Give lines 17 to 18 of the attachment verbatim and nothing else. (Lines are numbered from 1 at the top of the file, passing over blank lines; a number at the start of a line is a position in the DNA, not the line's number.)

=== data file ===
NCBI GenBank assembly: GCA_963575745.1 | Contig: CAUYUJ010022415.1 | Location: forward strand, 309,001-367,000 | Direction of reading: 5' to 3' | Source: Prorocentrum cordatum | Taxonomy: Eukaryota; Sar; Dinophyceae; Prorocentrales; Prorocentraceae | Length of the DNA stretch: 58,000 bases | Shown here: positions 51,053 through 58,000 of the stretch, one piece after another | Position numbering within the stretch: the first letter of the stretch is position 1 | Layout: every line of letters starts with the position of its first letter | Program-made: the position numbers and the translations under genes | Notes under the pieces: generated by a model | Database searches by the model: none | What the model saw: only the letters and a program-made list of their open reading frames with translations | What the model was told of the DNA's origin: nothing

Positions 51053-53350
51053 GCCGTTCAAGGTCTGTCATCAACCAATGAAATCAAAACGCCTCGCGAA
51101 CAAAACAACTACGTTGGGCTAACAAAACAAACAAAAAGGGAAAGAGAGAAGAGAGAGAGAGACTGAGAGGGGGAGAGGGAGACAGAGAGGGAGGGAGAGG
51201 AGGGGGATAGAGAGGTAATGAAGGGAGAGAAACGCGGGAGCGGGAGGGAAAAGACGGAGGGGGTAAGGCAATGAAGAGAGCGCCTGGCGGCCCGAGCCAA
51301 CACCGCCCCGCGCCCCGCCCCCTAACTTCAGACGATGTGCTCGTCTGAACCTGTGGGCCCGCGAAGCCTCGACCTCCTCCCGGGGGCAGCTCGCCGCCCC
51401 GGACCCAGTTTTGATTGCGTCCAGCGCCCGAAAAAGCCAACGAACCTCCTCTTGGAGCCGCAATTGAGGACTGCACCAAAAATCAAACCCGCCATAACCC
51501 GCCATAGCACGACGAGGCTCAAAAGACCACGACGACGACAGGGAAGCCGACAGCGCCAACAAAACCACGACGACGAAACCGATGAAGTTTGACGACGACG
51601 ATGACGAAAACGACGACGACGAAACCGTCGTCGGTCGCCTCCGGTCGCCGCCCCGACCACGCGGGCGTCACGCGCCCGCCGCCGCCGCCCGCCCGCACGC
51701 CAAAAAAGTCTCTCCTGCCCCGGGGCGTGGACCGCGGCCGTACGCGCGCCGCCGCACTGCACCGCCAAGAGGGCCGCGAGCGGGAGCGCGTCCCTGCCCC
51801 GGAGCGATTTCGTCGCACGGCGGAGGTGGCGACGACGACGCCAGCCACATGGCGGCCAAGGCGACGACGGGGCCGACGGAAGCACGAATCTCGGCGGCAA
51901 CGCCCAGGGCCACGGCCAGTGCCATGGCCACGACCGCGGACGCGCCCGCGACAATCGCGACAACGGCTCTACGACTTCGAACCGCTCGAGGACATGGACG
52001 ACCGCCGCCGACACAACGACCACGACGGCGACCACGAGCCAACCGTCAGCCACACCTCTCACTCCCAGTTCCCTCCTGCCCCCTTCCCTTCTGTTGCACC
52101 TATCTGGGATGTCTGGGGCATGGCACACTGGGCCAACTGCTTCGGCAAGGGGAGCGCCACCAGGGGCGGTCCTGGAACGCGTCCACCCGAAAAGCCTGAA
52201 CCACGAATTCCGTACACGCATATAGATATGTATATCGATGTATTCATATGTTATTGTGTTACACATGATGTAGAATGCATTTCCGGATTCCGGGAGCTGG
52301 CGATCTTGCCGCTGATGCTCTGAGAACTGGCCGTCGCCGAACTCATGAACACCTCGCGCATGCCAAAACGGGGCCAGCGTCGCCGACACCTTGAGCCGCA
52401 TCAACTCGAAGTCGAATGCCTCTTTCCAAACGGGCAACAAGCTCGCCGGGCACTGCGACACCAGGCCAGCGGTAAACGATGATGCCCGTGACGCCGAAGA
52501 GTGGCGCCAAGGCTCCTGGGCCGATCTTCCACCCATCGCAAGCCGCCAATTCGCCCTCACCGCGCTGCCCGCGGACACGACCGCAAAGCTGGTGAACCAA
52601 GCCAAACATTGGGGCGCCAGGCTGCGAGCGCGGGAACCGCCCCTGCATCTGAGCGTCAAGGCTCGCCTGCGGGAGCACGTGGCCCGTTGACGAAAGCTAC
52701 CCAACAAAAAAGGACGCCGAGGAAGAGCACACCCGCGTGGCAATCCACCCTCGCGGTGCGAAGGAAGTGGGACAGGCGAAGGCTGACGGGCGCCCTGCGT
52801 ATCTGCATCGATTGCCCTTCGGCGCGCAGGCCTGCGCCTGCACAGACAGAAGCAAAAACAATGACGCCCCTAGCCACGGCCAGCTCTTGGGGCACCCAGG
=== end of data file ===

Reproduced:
52401 TCAACTCGAAGTCGAATGCCTCTTTCCAAACGGGCAACAAGCTCGCCGGGCACTGCGACACCAGGCCAGCGGTAAACGATGATGCCCGTGACGCCGAAGA
52501 GTGGCGCCAAGGCTCCTGGGCCGATCTTCCACCCATCGCAAGCCGCCAATTCGCCCTCACCGCGCTGCCCGCGGACACGACCGCAAAGCTGGTGAACCAA